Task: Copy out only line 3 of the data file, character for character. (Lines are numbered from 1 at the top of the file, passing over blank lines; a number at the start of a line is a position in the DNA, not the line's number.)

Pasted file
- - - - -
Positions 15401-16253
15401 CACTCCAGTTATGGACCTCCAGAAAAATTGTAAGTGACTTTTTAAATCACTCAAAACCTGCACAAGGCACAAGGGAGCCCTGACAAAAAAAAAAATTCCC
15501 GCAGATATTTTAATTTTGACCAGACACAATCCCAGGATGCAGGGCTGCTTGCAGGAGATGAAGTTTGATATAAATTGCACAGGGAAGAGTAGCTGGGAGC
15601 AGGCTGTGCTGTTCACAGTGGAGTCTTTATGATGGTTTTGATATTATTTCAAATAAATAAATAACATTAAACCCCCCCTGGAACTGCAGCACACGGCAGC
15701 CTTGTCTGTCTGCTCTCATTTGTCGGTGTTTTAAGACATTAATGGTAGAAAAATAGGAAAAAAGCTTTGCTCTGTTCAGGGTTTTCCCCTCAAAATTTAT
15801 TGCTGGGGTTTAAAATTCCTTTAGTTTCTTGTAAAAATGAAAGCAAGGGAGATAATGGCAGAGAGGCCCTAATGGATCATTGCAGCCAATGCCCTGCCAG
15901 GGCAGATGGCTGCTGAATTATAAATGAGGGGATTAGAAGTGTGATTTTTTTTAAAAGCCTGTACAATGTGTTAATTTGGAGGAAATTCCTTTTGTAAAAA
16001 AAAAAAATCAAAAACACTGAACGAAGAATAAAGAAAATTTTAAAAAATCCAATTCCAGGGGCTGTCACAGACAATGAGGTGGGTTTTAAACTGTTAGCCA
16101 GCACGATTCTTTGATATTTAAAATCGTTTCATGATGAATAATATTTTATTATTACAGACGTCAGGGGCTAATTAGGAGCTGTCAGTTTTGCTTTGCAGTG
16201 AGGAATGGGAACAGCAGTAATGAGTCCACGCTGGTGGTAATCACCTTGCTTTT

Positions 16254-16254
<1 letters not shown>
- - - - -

15501 GCAGATATTTTAATTTTGACCAGACACAATCCCAGGATGCAGGGCTGCTTGCAGGAGATGAAGTTTGATATAAATTGCACAGGGAAGAGTAGCTGGGAGC